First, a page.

Market Hog Prices Are Good but What is Future?
It’s nice to see some profits currently in market hogs for farrow to finish operators. This after several months of losses. Unfortunately, if Lean Hog Futures are the guide it appears by sometime in September losses will return. Last Friday October 85¢, December 77¢, February 80¢, April 85¢. If correct at least seven months of losses at current feed prices. The average losses per head for the seven months would be probably $20 plus. Of note Iowa State estimates the losses from the last 12 months June 22 to June 23 farrow to finish at -$36.04 per head. If the U.S. markets 120 million hogs a year loss of about $4 billion plus in a year. The USDA average cash early wean price is a reflection of the calculated economic returns. Since April have been averaging around $10 per head delivered. Losses of about $30 per head for the sow producer, at this point there appears little sign of change, with this past week around $10 still. We were told recently by one of the major feeder pig brokers there is lots of small pigs available and no immediate sign of price recovery. The $10 pig is a reflection of what the finisher can pay and make a little money. It also indicates the losses of farrow to finish operator could be looking at.
Is there any wonder the latest weekly U.S. sow slaughter was just over 70,000 (last year averaged 58,000). Real big number and reflection of the ongoing sow herd erosion.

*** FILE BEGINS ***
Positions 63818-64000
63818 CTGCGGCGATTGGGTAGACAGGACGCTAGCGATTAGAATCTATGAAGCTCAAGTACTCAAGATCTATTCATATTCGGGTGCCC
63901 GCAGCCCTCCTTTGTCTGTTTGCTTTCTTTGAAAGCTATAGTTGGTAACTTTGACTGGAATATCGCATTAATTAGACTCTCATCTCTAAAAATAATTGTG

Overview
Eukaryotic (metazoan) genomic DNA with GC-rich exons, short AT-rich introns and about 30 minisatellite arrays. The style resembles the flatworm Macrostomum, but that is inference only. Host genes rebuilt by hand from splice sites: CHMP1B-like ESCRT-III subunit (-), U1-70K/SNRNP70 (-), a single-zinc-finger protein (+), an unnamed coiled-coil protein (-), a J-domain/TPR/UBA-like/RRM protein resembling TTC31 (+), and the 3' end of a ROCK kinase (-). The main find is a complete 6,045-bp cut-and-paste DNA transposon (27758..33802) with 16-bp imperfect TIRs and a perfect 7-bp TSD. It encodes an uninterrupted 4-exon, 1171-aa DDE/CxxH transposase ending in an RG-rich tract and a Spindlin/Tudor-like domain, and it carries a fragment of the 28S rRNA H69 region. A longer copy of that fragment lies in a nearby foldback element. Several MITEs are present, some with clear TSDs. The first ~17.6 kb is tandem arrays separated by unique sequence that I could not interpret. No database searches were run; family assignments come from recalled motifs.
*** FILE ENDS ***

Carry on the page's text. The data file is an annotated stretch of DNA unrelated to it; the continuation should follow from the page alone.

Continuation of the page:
On top of the increased sow liquidation, we definitely see lower gilt sales and retention. You need capital and courage in this market. If you don’t have both it cuts gilt sales and retention.
The losses we have encountered as an industry over the last few months are unprecedented. A major producer and survivor of the 1998 market debacle, wondered to us is this worse than that year? The high feed costs and length of low prices in the midst of other inflationary cost increases have really hurt.
We are in a volatile market. We all see the price gyrations of the grain and hog market. Current cash hog price of a $1.05 is $60 a head higher than lean hog futures indicated the end of May.
We expect the lean hog prices will end up higher than lean hog futures reflect currently as fewer hogs will come to market due to liquidation. Beef production is running currently 7% lower than a year ago, exactly where USDA projected. Less beef is supportive for pork prices. European pork production is down 7%, they have record hog prices, there is no indication there is expansion. They have less pork to export and it’s more expensive than U.S. pork. Chinese sow base continues to erode for the same reason the U.S. is, month upon month of pig losses ends up cutting the sow herd.
This week talking to colleagues in Mexico the same economic factors affecting the U.S. are leading to sow liquidation. Mexico is the number one market for U.S. pork exports.
Call to Action?
If estimates are correct an industry losing $4 billion the last year is needing a radical overhaul. Maybe producing better tasting pork that would increase loin and ham values (half the carcass). What we have been doing isn’t working. We find it a real positive the National Pork Board is now initiating efforts to address pork demand taste. A good tasting product should not be a niche program. Every consumer deserves a good eating experience. Better product. Better demand. Higher prices.
This post was written by Genesus